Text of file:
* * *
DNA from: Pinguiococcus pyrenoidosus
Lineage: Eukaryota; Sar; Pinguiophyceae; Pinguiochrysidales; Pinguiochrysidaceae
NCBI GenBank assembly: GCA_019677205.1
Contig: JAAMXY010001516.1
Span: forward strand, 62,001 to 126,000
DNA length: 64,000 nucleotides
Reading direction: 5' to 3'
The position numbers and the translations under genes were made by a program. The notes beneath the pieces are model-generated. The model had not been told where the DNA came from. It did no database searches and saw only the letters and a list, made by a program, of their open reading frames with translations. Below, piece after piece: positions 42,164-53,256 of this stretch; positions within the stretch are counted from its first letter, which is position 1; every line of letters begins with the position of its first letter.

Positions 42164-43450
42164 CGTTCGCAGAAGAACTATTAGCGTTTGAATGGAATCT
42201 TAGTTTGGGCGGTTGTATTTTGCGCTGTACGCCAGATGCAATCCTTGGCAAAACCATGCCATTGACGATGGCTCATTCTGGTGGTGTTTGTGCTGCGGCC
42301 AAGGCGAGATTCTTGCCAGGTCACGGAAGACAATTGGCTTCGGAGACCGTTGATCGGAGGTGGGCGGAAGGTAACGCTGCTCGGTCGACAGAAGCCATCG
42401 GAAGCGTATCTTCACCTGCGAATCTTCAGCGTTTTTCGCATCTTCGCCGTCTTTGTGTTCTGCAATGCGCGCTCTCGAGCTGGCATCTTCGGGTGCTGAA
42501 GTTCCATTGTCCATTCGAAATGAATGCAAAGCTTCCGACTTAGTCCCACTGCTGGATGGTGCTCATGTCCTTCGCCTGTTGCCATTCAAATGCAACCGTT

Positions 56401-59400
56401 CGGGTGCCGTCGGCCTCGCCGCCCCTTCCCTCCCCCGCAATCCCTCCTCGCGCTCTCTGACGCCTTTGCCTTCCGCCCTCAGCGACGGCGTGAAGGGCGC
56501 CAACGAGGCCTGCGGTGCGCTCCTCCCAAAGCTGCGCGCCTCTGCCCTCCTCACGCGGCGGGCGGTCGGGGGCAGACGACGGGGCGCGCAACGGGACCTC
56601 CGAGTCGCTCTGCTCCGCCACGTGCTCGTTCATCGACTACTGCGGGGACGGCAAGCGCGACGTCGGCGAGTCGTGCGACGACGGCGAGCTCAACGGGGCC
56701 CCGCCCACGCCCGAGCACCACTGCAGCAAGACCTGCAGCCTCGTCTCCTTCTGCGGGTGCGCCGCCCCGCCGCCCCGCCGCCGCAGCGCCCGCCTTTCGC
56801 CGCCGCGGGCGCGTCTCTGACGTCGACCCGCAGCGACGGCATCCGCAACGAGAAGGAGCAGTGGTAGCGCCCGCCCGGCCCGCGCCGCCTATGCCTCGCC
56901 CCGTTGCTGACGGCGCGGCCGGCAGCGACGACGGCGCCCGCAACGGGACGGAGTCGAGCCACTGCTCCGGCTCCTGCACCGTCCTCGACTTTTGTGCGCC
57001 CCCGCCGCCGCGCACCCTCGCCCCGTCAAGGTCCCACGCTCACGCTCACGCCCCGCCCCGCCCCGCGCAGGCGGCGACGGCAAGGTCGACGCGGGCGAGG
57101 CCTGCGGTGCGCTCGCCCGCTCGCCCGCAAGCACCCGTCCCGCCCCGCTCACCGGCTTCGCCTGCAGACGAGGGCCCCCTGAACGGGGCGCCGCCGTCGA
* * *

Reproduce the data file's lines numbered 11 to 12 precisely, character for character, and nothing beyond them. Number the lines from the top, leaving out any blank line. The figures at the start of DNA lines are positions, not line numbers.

42201 TAGTTTGGGCGGTTGTATTTTGCGCTGTACGCCAGATGCAATCCTTGGCAAAACCATGCCATTGACGATGGCTCATTCTGGTGGTGTTTGTGCTGCGGCC
42301 AAGGCGAGATTCTTGCCAGGTCACGGAAGACAATTGGCTTCGGAGACCGTTGATCGGAGGTGGGCGGAAGGTAACGCTGCTCGGTCGACAGAAGCCATCG